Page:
What I Do Not Believe, And Other Essays
by Norwood Russell Hanson /
2020 / English / PDF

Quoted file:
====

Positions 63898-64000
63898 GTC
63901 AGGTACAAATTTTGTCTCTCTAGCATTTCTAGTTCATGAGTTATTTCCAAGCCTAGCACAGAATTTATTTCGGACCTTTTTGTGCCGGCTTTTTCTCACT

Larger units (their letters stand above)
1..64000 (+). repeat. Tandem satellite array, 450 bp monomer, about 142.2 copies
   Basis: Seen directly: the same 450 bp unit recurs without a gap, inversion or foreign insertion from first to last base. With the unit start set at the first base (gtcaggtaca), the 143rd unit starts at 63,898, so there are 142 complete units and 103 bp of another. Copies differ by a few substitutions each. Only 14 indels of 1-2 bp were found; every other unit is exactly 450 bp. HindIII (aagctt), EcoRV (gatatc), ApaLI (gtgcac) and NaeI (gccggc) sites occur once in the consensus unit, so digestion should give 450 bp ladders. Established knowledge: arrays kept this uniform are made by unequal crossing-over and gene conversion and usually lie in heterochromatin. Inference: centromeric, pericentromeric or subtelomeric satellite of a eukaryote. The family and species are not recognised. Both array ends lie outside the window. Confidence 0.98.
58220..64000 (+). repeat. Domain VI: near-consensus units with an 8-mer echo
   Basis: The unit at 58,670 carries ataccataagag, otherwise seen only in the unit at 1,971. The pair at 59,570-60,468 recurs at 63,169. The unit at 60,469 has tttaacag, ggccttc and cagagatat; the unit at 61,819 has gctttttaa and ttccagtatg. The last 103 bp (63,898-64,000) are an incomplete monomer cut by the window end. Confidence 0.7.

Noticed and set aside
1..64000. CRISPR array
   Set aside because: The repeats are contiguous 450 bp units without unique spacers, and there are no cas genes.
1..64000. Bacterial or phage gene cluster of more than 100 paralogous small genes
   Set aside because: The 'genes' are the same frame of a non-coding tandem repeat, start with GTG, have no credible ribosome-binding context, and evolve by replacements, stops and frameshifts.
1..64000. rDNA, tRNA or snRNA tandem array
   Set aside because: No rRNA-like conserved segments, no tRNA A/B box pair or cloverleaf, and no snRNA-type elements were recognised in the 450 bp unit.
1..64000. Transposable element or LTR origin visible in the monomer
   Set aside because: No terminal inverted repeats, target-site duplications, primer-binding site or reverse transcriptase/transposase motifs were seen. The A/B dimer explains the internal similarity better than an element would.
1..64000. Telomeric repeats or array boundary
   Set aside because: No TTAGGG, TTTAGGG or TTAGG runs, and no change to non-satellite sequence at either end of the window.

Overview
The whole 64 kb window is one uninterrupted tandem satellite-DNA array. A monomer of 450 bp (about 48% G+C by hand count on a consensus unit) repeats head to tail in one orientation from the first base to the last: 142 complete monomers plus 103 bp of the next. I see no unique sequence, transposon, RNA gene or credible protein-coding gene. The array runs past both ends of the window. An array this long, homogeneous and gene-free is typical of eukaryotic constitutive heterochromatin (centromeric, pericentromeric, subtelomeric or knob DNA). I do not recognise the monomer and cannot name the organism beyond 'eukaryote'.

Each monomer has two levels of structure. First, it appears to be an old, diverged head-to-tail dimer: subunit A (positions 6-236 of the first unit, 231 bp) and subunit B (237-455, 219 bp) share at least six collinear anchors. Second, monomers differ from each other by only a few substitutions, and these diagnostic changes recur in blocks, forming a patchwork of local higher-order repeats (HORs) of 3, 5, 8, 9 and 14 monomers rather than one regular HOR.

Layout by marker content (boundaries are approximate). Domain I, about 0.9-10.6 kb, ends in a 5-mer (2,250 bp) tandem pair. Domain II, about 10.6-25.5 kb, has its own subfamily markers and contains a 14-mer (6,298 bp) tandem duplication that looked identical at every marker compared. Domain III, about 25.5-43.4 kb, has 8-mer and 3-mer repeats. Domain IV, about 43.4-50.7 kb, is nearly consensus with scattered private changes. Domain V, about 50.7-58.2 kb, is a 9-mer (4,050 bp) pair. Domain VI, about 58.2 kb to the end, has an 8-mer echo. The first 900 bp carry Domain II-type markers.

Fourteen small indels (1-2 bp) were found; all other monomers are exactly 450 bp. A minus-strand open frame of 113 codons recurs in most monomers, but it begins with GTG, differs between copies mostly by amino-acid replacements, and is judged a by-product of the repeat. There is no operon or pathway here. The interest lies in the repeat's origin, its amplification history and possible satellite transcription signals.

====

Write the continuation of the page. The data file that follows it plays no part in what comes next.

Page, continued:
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Fifty years have passed since Norwood Russell Hanson's unexpected death, yet he remains an important voice in philosophy of science. This book is a revised and expanded edition of a collection of Hanson's essays originally published in 1971, edited by Stephen Toulmin and Harry Woolf. The new volume features a comprehensive introduction by Matthew Lund (Rowan University) and two new essays. The first is "Observation and Explanation: A Guide to Philosophy of Science", originally published as a posthumous book by Harper and Row. This essay, written near the end of Hansons life, represents his mature philosophy of science. The second new addition, Hanson's essay "The Trial of Galileo", is something of a "lost" work it was only published in a small run collection on famous trials and was left out of the published lists of Hansons works. Ever the outspoken firebrand, Hanson found many lessons and warnings from Galileo's trial that were relevant to Cold War America. This volume not only contains Hanson's best-known work in history and philosophy of science, but also highlights the breadth of his philosophical thought. Hanson balanced extreme versatility with a unified approach to conceptual and philosophical problems. Hanson's central insight is that philosophy and science both strive to render the world intelligible the various concepts central to our attempts to make sense of the world are interdependent, and cannot operate, or even be fully understood, independently. The essays included in this collection present Hanson's thinking on religious belief, theory, observation, meaning, cosmology, modality, logic, and philosophy of mind. This collection also includes Hanson's lectures on the theory of flight, Hanson's greatest passion.